The hospital also continues to determine which areas it will expand, such as cardiovascular services, digestive health, and oncology. South County will also building on its Institute for Robotic Surgery, which has introduced the latest robotic technology into orthopedic, urologic, and general surgery. 

Robinson also anticipates South County Health serving as a beta center for new robotic technology as it is introduced. “We have been uniquely progressive in the state for our size and scale,” Robinson said. “We have more robots than any hospital in Rhode Island and in certain areas like orthopedic joint replacement, are state and global leaders in robotic case volume.”

The relationships that South County Health has developed with industry partners such as Stryker will help it continue to be on the cutting edge of robotic surgery, he added.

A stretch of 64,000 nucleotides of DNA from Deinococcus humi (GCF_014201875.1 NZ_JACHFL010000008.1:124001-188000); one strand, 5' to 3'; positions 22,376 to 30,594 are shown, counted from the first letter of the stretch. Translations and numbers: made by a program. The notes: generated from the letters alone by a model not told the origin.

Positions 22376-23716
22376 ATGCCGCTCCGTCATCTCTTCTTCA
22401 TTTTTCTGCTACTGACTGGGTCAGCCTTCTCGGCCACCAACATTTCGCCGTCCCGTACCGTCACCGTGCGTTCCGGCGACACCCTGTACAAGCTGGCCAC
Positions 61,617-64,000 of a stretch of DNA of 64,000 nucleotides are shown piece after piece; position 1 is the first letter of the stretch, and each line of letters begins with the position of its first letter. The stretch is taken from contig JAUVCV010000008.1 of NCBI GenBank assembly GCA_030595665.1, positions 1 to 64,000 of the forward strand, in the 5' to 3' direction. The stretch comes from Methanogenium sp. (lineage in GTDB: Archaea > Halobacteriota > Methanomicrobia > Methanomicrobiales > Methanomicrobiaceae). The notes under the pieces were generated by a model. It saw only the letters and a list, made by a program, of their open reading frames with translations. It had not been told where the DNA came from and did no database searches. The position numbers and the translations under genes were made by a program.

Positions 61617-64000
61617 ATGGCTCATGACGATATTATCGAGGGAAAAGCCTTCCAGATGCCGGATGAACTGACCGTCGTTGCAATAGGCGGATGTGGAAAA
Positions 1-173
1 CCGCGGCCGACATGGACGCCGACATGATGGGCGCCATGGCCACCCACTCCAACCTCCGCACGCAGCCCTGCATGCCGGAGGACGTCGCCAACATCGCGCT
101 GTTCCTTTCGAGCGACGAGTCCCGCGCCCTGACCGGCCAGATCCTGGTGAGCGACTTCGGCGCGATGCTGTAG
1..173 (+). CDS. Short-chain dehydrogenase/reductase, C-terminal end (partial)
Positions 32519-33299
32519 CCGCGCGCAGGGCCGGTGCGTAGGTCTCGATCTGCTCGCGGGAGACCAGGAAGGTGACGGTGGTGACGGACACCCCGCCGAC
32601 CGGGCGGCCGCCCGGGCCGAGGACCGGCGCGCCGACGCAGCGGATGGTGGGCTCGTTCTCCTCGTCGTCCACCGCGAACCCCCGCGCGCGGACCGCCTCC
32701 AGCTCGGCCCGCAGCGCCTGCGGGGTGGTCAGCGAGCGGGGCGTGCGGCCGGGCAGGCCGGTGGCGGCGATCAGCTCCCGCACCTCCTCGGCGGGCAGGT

There are limits to the hospital’s mission, however. It is a small facility that does not aspire to be a Level I trauma center, like Rhode Island Hospital, or a site for organ or bone marrow transplants.

Ask any South County Health employee about the future of their organization and you’re likely to hear optimism but also trepidation related to uncertainty in the Rhode Island healthcare market. Optimism, because the hospital and its satellites have retained exceptional service and a family feel despite their growth. Trepidation, because the world of health care is so precarious. Political debates about how to pay for care; the rising costs of such care; and consolidation of surrounding hospitals raise questions about where South County sees its future.

“I like the hospital as it is,” said Shawn Bell, a respiratory therapist who started at the hospital as an intern in 1979. “I personally don’t want to merge. But we have to look at where the country’s going, where medicine’s going. We may not have a choice in the future. If we can stay afloat, it would be great to stay alone.”